Is this just about generating more revenue?

No, finances are not a driver for the new competition. However, the competition will have the same centralised media rights as have recently been introduced for all European Qualifiers so associations will have even more stability in their income.

Will there be no more friendly internationals?

There will certainly be fewer friendly internationals and undoubtedly fewer meaningless friendlies. However, there will still be space in the calendar for friendly internationals – particularly warm-up matches for final tournaments. UEFA is also keen that European teams will still have the chance to play opponents from other confederations.

https://www.uefa.com/uefanationsleague/news/newsid=2569366.html#competition+facts

2018-10-10T14:59:37:116

Match-by-match lineups Only this chapter

Slovakia

  • UEFA Nations League - Group stage – final tournament
    Group B1 - Group Standings
    TeamPldWDLGFGAPts
    Ukraine2200316
    Czech Republic1001120
    Slovakia1001010
    Matchday 2 (09/09/2018)
    Ukraine 1-0 Slovakia
    1-0 Yarmolenko 80 (P)
    Dúbravka, Škrtel, Šatka, Weiss (70 Rusnák), Nemec (65 Duda), Škriniar, Hubočan, Hamšík, Kucka (78 Greguš), Mak, Lobotka
  • Matchday 3 (13/10/2018)
    Slovakia-Czech Republic
  • Matchday 5 (16/11/2018)
    Slovakia-Ukraine
  • Matchday 6 (19/11/2018)
    Czech Republic-Slovakia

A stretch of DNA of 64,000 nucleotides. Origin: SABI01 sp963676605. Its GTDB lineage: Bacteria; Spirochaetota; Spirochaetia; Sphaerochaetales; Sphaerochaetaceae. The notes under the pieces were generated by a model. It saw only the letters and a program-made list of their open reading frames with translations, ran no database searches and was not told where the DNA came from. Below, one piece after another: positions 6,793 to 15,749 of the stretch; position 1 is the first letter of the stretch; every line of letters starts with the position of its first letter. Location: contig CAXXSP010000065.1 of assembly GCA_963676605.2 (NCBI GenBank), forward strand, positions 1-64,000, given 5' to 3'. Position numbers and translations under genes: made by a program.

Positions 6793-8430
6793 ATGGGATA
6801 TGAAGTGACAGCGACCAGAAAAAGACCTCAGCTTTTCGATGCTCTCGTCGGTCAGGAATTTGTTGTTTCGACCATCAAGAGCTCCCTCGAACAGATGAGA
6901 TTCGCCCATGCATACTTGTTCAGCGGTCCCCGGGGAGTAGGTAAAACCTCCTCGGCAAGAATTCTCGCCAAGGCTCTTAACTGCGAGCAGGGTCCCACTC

Czech Republic

  • UEFA Nations League - Group stage – final tournament
    Matchday 1 (06/09/2018)
    Czech Republic 1-2 Ukraine
    1-0 Schick 4, 1-1 Konoplyanka 45+1, 1-2 Zinchenko 90+3
    Vaclík, Kadeřábek, Kalas, Gebre Selassie, Brabec, Sýkora (92 Hořava), Hušbauer, Krmenčík (46 Zmrhal), Souček, Bořil, Schick (83 Tecl)
  • Matchday 3 (13/10/2018)
    Slovakia-Czech Republic
  • Matchday 4 (16/10/2018)
    Ukraine-Czech Republic
  • Matchday 6 (19/11/2018)
    Czech Republic-Slovakia

Last updated 10/10/2018 15:31CET

Legend

Competitions

  • Disclaimer: Although UEFA has taken all reasonable care that the information contained within this document is accurate at the time of publication, no representation or guarantee (including liability towards third parties), expressed or implied, is made as to its accuracy, reliability or completeness. Therefore, UEFA assumes no liability for the use or interpretation of information contained herein. More information can be found in the competition regulations available on UEFA.com.